A look inside California’s continuous trend of declining enrollment

Public school enrollment—while it's been an issue for a number of years—has been exacerbated even further since COVID, forcing school closures as we near the end of pandemic relief funding. In one state's case, however, researchers are forecasting a decline of over half a million students by the 2031-32 school year.

Across the nation, we’re witnessing the effects of a variety of post-pandemic challenges in school districts. Public school enrollment—while it’s been an issue for several years—has been exacerbated even further since COVID, forcing school closures as we near the end of pandemic relief funding. In one state’s case, however, researchers are forecasting a decline of over half a million students by the 2031-32 school year.

That’s according to a new report from the Public Policy Institute of California, a nonprofit, nonpartisan think tank dedicated to improving public policy in California. The researchers note that the state has witnessed enrollment declines at nearly three-quarters of California school districts over the past five years, “bringing added fiscal pressures and difficult downsizing decisions,” the report reads. It’s a trend that will likely continue for several years.

Enrollment in coastal areas like Los Angeles has already fallen 15% in the past decade and is expected to reach 19% between 2022-23 and 2032-33, which would make it the region with the largest decline by far. Overall, enrollment declines are projected in all but two California regions—Sierra and Northern Valley—in the next decade.

“Across California, enrollment declines are expected to be widespread—41 counties are projected to decline, compared to 38 counties that saw declines over the prior decades,” the report reads. “Declines are also expected to be steeper, at more than 10 percent on average across declining counties.”

Primary contributors to declining enrollment

School districts nationwide have attributed declining public school enrollment to a variety of factors like homeschooling and a growing preference for private schooling. And that’s likely the case for California.

According to the report, the state’s post-pandemic enrollment shifts largely reflect several demographic trends, including birth rates and migration. However, COVID forced many parents to rethink their options for their child’s education, mainly whether or not to place them in transitional kindergarten, private or homeschooling.

For instance, the researchers found that enrollment fell much greater in kindergarten in 2020-21 than in any other grade.

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The report also notes a slight bump in private school enrollment, but it only explains a “small share” of pandemic enrollment shifts. Homeschooling, however, peaked during the pandemic, marking the highest enrollment figures observed in the last 20 years.

“This trend serves as compelling evidence that a number of families opted to depart from both traditional and private educational institutions, favoring homeschooling as an alternative amidst the pandemic,” the researchers wrote. “This phenomenon may reflect families seeking to avoid the experience of distance learning and/or mitigate exposure to COVID-19 during the pandemic.”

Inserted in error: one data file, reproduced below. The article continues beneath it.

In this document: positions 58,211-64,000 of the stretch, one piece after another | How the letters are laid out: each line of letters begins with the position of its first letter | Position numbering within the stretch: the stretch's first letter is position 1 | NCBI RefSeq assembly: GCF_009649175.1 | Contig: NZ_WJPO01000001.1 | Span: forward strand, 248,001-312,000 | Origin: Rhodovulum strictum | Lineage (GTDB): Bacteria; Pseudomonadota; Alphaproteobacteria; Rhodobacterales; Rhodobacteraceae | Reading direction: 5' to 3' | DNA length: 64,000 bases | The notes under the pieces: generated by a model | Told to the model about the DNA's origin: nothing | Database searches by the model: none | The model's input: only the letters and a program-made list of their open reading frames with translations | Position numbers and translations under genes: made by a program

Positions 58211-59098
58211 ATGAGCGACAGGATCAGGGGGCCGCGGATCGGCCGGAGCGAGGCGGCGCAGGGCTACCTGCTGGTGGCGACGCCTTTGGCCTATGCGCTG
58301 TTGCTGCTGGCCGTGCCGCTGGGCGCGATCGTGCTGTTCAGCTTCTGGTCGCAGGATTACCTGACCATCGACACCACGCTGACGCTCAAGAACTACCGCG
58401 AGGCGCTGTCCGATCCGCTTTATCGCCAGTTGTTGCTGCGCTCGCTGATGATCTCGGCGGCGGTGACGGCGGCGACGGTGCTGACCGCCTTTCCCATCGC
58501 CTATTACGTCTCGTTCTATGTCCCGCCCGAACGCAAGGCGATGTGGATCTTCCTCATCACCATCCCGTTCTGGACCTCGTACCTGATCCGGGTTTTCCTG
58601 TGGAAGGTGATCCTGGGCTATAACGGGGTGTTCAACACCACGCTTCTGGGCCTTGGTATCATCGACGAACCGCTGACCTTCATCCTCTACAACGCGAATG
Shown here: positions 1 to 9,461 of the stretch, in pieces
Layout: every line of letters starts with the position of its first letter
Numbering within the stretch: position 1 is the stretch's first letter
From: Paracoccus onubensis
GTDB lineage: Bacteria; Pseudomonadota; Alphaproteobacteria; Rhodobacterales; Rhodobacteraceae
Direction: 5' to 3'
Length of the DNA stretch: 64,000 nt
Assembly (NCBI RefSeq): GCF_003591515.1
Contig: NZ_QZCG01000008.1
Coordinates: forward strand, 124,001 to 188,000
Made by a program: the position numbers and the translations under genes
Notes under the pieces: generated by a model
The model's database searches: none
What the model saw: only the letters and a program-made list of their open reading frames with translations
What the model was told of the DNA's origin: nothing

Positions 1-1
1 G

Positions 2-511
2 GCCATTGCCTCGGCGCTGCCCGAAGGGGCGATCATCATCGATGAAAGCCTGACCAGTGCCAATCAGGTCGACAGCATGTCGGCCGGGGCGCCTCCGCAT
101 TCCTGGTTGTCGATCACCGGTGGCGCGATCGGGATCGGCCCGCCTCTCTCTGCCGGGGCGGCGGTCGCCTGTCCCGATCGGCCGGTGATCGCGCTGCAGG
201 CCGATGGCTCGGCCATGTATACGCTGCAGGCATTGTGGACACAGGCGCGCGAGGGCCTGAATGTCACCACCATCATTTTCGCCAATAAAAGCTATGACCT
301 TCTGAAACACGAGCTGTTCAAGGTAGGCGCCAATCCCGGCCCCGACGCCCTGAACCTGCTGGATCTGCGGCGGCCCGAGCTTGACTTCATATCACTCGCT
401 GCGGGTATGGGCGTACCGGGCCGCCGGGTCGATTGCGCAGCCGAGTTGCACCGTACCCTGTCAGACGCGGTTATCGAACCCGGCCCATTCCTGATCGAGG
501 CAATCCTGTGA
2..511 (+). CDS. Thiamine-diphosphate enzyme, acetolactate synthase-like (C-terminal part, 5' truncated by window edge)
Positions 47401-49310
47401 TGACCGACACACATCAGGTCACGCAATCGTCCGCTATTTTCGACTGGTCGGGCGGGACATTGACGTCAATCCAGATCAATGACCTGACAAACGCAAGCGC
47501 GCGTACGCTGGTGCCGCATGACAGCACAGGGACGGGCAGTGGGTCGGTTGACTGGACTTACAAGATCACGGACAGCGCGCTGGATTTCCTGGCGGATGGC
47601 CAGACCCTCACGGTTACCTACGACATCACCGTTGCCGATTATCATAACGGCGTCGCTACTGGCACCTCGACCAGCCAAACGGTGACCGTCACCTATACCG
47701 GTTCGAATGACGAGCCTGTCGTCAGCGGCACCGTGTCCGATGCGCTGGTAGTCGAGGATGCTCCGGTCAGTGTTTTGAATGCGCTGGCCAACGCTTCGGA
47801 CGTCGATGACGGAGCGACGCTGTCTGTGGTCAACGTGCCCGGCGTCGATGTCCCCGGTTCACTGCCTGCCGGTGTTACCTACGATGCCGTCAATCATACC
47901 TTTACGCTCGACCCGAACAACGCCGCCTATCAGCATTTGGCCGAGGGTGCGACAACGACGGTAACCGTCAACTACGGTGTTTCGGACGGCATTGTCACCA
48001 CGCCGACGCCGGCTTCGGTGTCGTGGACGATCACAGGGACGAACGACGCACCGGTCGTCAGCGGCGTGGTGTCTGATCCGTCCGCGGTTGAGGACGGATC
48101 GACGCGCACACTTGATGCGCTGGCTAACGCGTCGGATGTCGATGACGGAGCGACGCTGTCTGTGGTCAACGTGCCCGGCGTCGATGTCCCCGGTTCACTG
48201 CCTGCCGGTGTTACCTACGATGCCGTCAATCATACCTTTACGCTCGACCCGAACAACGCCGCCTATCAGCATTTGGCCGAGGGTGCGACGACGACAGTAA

District-level response to declining enrollment

By 2019, more than half of school districts in California had declining enrollment. By 2022-23, that number has risen to 73%. Yet, interestingly enough, many leaders are refusing to close schools amidst this “spell” of declining enrollment.

Between 2009 and 2019, only one-third of schools with enrollment losses of 10% or higher reduced the number of schools they operated. Some 10% actually added more schools, while the majority of other districts didn’t change a thing.

However, in instances where district leaders chose to shut down schools, they largely affected students of lower income, English learners and schools with lower test scores.

“Accelerating declines could bring added pressure to close schools,” the report reads. “With these closures come concerns that some students will bear the costs of downsizing more than others. Indeed, the counties and regions with higher shares of low-income, English learner, Black and Latino students are projected to see even larger declines.”

3 takeaways for district and state leaders

California’s case of dwindling student enrollment is not an isolated incident. Many districts across the nation are battling the same issue. In response, the researchers offer three policy implications for education leaders to consider as districts continue witnessing enrollment challenges over the next several years:

  1. Offer more assistance and information to K12 districts on how to effectively and efficiently downsize.
  2. Consider the equity implications in your decision on whether to close schools so that you don’t inadvertently impact high-need students and neighborhoods.
  3. Avoid insulating districts from declining enrollment via additional funding.
Micah Ward
Micah Wardhttps://districtadministration.com
Micah Ward is a District Administration staff writer. He recently earned his master’s degree in Journalism at the University of Alabama. He spent his time during graduate school working on his master’s thesis. He’s also a self-taught guitarist who loves playing folk-style music.

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